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North Dakota’s budget craters under falling oil prices

Plus: Lawmakers push to stop lottery games’ expansion; RyKrisp to shut down; scientists and public are light-years apart on science issues; and more.

REUTERS/Jim Urquhart

Someone didn’t plan for every contingency. Jennifer Brooks of the Strib says, “Oil prices have been cut in half, and so has North Dakota’s budget. A drastic drop in the oil market has carved a $4 billion crater in the state’s budget plans, according to the revised revenue forecast the state issued Thursday. Instead of $8.3 billion in revenue oil and tax revenue the state had expected to collect in the 2015-2017 budget cycle, the revised projection — reflecting much lower oil prices and an increasing number of oil rigs suspending their operations — is $4.2 billion. … The budget Gov. Jack Dalrymple unveiled in December hinged on oil selling for between $72 and $82 a barrel through 2015-2017 budget cycle. But as oil prices plummeted, so did the state’s expectations.”

In the PiPress, Doug Belden writes, “The Minnesota Lottery narrowly escaped being reined in last session, and lawmakers are pushing again this year to stop the games’ expansion into online and other venues. Legislation passed the House Commerce and Regulatory Reform committee Wednesday that would require the Lottery to end online scratch-off games as well as ticket sales at gas pumps and ATM machines.” Dang! What’s a fella to do for four whole minutes while gasin’ up his rig? Contemplate the birdies?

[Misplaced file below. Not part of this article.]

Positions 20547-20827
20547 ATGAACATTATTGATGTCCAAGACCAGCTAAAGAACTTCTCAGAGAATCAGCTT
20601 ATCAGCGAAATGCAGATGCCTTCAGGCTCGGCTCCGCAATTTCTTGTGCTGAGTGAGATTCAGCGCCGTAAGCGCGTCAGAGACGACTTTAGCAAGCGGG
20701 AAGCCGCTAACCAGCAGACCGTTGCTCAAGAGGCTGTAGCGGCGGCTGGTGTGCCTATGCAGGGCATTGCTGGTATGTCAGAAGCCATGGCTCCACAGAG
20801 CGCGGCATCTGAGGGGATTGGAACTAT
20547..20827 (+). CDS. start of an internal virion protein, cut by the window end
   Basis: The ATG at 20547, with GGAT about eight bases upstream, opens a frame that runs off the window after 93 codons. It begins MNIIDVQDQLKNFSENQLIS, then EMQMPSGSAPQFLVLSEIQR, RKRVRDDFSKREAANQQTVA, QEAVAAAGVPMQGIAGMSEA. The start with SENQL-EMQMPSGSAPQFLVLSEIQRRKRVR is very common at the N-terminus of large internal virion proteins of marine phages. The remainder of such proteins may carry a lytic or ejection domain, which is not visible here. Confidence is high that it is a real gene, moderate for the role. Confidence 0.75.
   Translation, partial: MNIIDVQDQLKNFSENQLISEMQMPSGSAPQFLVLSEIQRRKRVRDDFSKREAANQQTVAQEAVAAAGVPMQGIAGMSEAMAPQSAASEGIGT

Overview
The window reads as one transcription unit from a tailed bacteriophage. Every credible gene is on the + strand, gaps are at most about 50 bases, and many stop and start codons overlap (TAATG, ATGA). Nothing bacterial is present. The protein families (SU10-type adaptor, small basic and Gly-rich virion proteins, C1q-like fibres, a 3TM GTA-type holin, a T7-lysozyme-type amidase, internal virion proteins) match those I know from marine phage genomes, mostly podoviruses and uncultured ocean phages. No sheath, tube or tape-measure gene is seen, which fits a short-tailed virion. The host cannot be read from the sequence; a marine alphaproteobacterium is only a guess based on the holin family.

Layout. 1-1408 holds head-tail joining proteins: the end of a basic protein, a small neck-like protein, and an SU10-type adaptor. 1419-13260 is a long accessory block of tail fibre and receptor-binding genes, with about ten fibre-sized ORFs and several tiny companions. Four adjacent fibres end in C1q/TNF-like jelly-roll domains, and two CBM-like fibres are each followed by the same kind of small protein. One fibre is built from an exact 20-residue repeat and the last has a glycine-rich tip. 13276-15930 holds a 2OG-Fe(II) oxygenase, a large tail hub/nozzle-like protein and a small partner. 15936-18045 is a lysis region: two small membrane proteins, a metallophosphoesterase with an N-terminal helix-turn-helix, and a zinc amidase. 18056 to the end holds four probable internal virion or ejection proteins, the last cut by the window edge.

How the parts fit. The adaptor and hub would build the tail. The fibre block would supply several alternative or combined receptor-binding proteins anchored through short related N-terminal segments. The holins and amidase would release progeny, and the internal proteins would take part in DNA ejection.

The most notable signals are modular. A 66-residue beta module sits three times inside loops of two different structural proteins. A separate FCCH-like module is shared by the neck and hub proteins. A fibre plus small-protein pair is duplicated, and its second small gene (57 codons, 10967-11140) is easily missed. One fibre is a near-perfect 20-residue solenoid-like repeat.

I didn’t believe it when someone first told me about this. The West Central Tribune has a story by Tom Cherveny about the most unlikely of immigrants. “Thanks to Pacific Ocean breezes, temperatures on the islands of Micronesia do not fall below 70 degrees or rise above 90 degrees. ‘What would bring people in a place like that to a place like Minnesota, where I understand the temperature does get lower than 70 degrees?’ asked the Rev. Fran Hezel, a Jesuit priest. … Father Hezel spoke Jan. 19 to teachers from the region participating in a professional development day at the Lac qui Parle Valley Schools. The district currently serves more than 40 students from Micronesia in pre-K to high school classes, according to Lac qui Parle Valley Superintendent Renae Tostenson. There are nearly 200 Micronesians in Milan today.” Do we have an exchange program?

It was during the Kennedy administration the last time I had one of these. The PiPress story says, “The end is near for RyKrisp, the made-in-Minnesota rye cracker that once was a mainstay of dieters and Scandinavians. RyKrisp’s owner, ConAgra Foods, has notified employees that in March it will stop producing the hard cracker at the one and only production plant, which is in southeast Minneapolis. And then, after more than a century, RyKrisp will fade into history, a once-popular product that couldn’t survive changing consumer tastes.” Maybe if they slathered them in sea salt caramel chocolate?